One question we might ask is whether the love potion is real or more of a metaphor. Did Brangain really mix things up, or was the accident in any way intentional? Since fate is a big element of this story, couldn't Brangain's mistake be fated? Yseut's mother cooked up the love potion so that Yseut could be happy with her new husband. Maybe the point is that human emotions can't be forced, that love will have its own way. Then again, maybe it was just a random fail.

  • The Grave Trees

    So, what on earth is a grave tree? If you guessed a tree that grows on a grave, you're right. After Mark buries Tristan and Yseut's bodies in a Cornish chapel, two trees with intertwining branches grow up over their graves—no matter how hard Mark tries to cut them down. So let's see: two things that refuse to say no? Yeah, we're pretty sure these trees symbolize the lovers themselves.

    And guess what? The text thinks so, too.

    And in case that wasn't in-your-face enough, Mark's failed attempts to cut them down are a slap in the face, saying "hey, this is the guy who couldn't separate Tristan and Yseut, either."

    Also, if the natural world is going along with the love of Tristan and Yseut like this, does this suggest that their love is somehow natural, or part of the natural order of things? This detail might suggest that their love overrides human laws, or the laws of medieval society. Then again, it could just be the love potion at work again: "Some say it was the power of the love potion that did this" (19.164).

  • Love as Wound or Madness

    When Tristan gets all emo and starts lamenting all he is suffering because of his love for Yseut, he asks why love "wounds" him (18.152). He also complains that he is in "great agitation at every moment of the night and day" and going out of his mind because he cannot see Yseut (18.153). Tristan decides to put on the disguise of a "fool" or madman, so that his exterior costume matches the way he feels on the inside.

    So what that means is that by pretending to be crazy, Tristan is actually showing everybody what he really feels like inside, because love sure is driving him off the deep end. And our suffering hero sure knows that only a trip to Dr. Love—er, Dr. Yseut can cure that achy breaky heart: after all, when he finally reaches Cornwall, he tells Brangain that only Yseut can "cure" this sickness, just as she previously cured him of his physical ailments.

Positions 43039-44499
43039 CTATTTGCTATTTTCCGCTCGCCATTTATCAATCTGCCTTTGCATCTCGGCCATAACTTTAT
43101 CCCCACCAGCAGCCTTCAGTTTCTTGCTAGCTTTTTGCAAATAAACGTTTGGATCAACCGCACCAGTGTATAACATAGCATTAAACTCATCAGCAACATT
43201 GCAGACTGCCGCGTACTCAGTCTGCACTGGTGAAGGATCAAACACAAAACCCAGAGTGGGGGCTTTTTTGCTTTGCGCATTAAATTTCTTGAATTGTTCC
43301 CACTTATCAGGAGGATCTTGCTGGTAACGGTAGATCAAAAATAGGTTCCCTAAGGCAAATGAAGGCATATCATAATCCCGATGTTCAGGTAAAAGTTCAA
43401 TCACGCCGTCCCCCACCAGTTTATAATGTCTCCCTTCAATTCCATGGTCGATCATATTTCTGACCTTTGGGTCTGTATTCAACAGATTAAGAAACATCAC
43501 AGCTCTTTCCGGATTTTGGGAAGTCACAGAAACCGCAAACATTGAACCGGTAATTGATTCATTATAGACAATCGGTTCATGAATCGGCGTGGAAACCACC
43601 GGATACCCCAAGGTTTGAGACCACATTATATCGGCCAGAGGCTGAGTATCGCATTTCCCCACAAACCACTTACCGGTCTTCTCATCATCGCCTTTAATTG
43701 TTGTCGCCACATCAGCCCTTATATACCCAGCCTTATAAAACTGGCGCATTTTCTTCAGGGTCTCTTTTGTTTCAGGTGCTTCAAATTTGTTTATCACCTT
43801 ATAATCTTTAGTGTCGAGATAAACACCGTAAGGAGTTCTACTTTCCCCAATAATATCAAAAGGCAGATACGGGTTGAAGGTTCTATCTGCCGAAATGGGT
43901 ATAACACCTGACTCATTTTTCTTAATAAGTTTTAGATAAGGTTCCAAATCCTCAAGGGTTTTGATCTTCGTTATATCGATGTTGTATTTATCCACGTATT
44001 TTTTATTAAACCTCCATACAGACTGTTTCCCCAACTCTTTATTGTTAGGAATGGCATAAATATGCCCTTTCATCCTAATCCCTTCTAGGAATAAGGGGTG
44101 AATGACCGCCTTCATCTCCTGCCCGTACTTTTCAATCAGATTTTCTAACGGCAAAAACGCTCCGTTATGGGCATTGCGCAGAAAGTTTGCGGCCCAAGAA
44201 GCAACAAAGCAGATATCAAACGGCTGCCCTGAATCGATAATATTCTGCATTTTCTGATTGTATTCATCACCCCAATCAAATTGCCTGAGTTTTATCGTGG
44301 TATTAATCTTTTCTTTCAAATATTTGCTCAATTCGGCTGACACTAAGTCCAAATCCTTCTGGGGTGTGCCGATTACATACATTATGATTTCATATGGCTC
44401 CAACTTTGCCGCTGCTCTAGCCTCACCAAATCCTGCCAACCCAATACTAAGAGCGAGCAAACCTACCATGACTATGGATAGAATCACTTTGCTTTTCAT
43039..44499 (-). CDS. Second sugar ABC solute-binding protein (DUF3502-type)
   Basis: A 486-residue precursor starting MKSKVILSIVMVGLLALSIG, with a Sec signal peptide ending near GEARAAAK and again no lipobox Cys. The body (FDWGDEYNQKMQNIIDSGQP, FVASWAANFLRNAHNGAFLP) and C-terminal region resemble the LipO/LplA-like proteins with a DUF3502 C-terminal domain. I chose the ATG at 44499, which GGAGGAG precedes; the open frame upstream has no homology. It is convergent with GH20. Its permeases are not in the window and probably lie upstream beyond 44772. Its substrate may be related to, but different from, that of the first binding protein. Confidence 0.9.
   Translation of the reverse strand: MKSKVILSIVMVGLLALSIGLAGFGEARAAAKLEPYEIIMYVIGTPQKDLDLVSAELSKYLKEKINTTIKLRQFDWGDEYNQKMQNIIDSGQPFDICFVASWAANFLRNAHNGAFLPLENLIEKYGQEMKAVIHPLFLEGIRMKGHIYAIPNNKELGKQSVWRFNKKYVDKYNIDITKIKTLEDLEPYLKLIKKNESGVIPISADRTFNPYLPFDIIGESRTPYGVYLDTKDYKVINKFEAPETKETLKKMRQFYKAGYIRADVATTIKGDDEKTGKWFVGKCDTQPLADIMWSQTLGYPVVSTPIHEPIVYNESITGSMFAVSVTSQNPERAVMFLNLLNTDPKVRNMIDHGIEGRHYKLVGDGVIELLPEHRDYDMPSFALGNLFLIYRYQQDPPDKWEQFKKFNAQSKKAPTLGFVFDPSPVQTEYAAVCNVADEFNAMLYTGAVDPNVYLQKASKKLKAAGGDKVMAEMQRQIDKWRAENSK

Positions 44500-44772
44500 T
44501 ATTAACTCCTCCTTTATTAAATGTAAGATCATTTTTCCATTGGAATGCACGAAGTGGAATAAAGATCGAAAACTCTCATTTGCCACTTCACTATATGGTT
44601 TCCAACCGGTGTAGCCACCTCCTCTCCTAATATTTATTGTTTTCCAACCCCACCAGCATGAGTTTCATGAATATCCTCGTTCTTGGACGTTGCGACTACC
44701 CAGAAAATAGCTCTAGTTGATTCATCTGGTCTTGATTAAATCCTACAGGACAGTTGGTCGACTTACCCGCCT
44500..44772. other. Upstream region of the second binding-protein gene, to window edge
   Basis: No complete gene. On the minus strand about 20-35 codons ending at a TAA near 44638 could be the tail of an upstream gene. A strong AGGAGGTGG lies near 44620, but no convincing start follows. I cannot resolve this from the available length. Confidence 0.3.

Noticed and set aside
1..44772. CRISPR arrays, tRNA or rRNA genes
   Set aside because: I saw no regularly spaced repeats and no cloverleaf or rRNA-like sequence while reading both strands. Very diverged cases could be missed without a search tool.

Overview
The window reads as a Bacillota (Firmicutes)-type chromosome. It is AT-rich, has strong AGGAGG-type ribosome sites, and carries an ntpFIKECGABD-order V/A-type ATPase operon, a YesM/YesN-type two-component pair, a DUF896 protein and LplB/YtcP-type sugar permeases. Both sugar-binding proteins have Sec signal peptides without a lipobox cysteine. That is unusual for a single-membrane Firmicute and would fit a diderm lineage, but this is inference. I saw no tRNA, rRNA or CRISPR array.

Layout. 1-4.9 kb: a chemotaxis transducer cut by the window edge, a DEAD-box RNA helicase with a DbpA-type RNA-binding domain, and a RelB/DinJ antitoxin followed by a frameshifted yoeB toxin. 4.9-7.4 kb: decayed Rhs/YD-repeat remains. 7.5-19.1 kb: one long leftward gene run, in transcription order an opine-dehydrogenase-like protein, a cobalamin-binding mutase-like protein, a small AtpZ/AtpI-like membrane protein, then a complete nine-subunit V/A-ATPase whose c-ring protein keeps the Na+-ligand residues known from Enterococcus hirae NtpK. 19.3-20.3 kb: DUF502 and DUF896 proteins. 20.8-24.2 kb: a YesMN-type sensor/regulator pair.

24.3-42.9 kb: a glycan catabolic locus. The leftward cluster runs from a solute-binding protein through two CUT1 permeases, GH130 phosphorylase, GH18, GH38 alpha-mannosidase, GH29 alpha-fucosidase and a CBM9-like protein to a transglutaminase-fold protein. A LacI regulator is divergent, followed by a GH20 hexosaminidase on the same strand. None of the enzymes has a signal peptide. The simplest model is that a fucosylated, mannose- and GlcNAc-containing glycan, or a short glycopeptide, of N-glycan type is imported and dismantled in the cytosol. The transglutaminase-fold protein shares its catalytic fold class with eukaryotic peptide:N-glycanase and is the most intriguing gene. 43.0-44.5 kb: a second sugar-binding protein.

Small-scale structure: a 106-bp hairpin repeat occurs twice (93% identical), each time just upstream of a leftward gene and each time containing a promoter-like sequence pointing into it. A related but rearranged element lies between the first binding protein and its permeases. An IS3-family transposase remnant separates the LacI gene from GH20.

So in this way, Yseut's role as a healer is a mark of her role in the love-relationship just as Tristan's disguise as a madman is a mark of his. The idea of love as a wound, disease, or madness that only the female beloved can cure is a very common one in French courtly poetry of this time period. It emphasizes the physical effects of all-consuming love upon the lover. But seriously, it's not like love feels that much different today, right? Love hurts! Don't we just want somebody to make it better?

  • Love

    Sometimes it just seems like the person you're into could ask for anything, and you'd give it. You feel almost like a vassal or servant to someone who has power over you because you're just so in love. Sounds a little rough, huh? Tristan and Yseut can tell you all about it.

    Longing for the sight of Yseut, Tristan asks love to grant him his desire to hold her in his arms once again, personifying love as a deity or lord that can grant "boons"—special requests from her vassals (18.152). Later, he tells Brangain that he is seeking a reward from Yseut "for only a quarter of my service to her, or for a half of my suffering" (18.157), making himself into a loyal servant of his mistress, Yseut.

    Tristan also complains that his mistress (love) has failed to reward him for his service as a good mistress ought to. These ways of personifying love and characterizing the beloved use categories from the feudal economy. Which is what you'd expect, really, since that was what Béroul knew about when he was writing this. The reward for loving—returned love, and sex, too!—becomes nothing more than what love or the beloved owes her faithful vassal.